Zhao You Tang, Hai Yan Zhou, Gang Zhao, Li Mian Chai, Ming Zhou, Ji Zhen Lu, Kang Da Liu, H. Francis Havas, Helen Coley Nauts: Preliminary result of mixed bacterial vaccine as adjuvant treatment of hepatocellular carcinoma. Med. Oncol & Tumor Pharmacother. 1990; 8 (1): 23-28.

Johnston, B.J.: Clinical effect of Coley’s toxin - I.: a controlled study, in: Cancer Chemother. Rep. no. 21, 19-41 (1962).

Johnston, B.J., and Novales, E.T.: Clinical effect of Coley’s toxin - II.: a seven-year study, in: Cancer Chemother. Rep. no. 21, 43-68 (1962).

[7]   Kölmel, K.F., Abel, U., Kuhn, B., Vehmeyer, K., Wieding, J. U.: Behandlung      des metastasierenden malignen Melanoms mit einem Endotoxin enthaltenden      Bakterienlysat. Ergebnisse einer Pilotstudie [Treatment of metastasising malignant melanoma with a bacterial lysate containing endotoxin.  Results from a pilot study], in: Waclawizel, H. W., Gebhart, W., Manfreda, D., Schlag, P. (eds.): Das maligne Melanom [Malignant melanoma], Berlin, Heidelberg, New York 1991, pp. 238 – 241.

[8]Abel, U.: Die Wirksamkeit der aktiven Fiebertherapie des      Krebses mit Bakterientoxinen [The efficacy of active fever therapy of cancer      with bacterial toxins]. Zeitschrift für Onkologie 1999; 31 (2): 47-55.

Hager, E.D., Abel, U.: Biomodulation und Biotherapie des Krebses. Endogene Fiebertherapieund exogene Hyperthermie in der Onkologie [Biomodulation and biotherapy of cancer.  Endogenous fever therapy and exogenous hyperthermia in oncology], Heidelberg 1987, 168 - 188.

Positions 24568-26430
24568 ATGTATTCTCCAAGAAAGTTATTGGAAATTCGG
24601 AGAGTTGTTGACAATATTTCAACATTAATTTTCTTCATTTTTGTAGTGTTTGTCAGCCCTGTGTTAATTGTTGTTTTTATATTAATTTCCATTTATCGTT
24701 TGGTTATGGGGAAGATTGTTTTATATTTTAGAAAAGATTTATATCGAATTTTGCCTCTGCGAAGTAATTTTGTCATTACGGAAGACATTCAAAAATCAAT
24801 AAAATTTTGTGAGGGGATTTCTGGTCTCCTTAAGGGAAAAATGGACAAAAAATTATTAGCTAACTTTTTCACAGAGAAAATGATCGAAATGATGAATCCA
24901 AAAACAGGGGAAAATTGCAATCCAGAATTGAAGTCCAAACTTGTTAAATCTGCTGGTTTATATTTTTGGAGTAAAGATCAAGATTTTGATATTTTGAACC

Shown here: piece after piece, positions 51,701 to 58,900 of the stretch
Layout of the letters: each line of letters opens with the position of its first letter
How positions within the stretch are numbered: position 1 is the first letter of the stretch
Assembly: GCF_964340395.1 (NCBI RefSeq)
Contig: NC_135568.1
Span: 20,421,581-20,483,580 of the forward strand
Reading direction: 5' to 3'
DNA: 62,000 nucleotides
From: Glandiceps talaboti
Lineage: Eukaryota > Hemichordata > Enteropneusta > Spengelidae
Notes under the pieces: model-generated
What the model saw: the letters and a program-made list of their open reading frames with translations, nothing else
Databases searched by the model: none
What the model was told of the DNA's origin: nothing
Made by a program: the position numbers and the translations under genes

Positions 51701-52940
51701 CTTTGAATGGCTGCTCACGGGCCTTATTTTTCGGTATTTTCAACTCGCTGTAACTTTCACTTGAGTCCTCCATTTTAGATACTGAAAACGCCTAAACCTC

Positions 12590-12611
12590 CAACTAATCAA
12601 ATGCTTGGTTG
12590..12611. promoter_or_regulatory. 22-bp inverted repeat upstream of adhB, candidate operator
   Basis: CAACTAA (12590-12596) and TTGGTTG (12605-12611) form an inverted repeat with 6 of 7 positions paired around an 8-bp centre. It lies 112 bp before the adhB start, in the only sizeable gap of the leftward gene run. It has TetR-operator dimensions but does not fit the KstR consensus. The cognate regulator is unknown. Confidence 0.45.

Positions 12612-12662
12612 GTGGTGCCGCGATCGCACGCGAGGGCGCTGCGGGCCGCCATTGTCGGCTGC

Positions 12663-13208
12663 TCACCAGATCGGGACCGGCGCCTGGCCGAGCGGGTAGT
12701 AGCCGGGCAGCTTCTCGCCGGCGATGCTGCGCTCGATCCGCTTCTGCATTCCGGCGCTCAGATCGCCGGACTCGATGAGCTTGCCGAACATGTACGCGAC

Hager, E.D.: Mikrobielle Immunmodulatoren: Aktive Fiebertherapie mit Bakterientoxinen [Microbial immunomodulators: active fever therapy with bacterial toxins], in: Naturheilverfahren und unkonventionelle medizinische Richtungen.Grundlagen, Methoden, Nachweissituationen [Natural healing and unconventional medical trends, principles, methods, detection situations], eds. M. Bühring and F.H. Kemper. Berlin, Heidelberg, New York, 1992ff: Chapter 10.05, pp. 1-39.

[9] Øvergaard, J., The Design of Clinical Trials in Hyperthermic Oncology, Danish Cancer Society, Department of Experimental Clinical Oncology, Radiumstationen, D-8000 Aarhus C, Denmark, in: Physics and Technology of Hyperthermia, ed. by Fields, S.B. and Franconi C., 1987.

Sugahara, T., Yamamoto, I.: Clinical response of hyperthermia. Biomedical Engineering Application Basis Communication 1994; 6: 340-362.

van der Zee, J. et al.: Comparison of radiotherapy alone with radiotherapy plus hyperthermia in locally advanced pelvic tumors: a prospective, randomised, multicentre trial. Dutch Deep Hyperthermia Group, Lancet 2000; 355(9210): 1119-1125.

Szasz, A., Szasz, O., Szasz, N., Electro-hyperthermia. a new paradigm in cancer therapy, Deutsche Zeitschrift für Onkologie, 2001; 33: 91-99

Hager, E.D, Dziambor, H. et al.: Deep hyperthermia with radiofrequency in patients with liver metastases of colorectal cancer.  Anticancer Research 1999; 19: 3403-8.

Sahinbas, H., Grönemeyer, D.H.W., Böcher, E.R., Lange, S.: Hyperthermia treatment of advanced relapsed gliomas and astrocytomas. University Witten/Herdecke, Bochum, Hyperthermia Symposium, Cologne 26. -27.10.2003.

Hager, E.D.: The treatment of patients with high-grade glioma with deep RF-hyperthermia, ASCO Meeting 2003.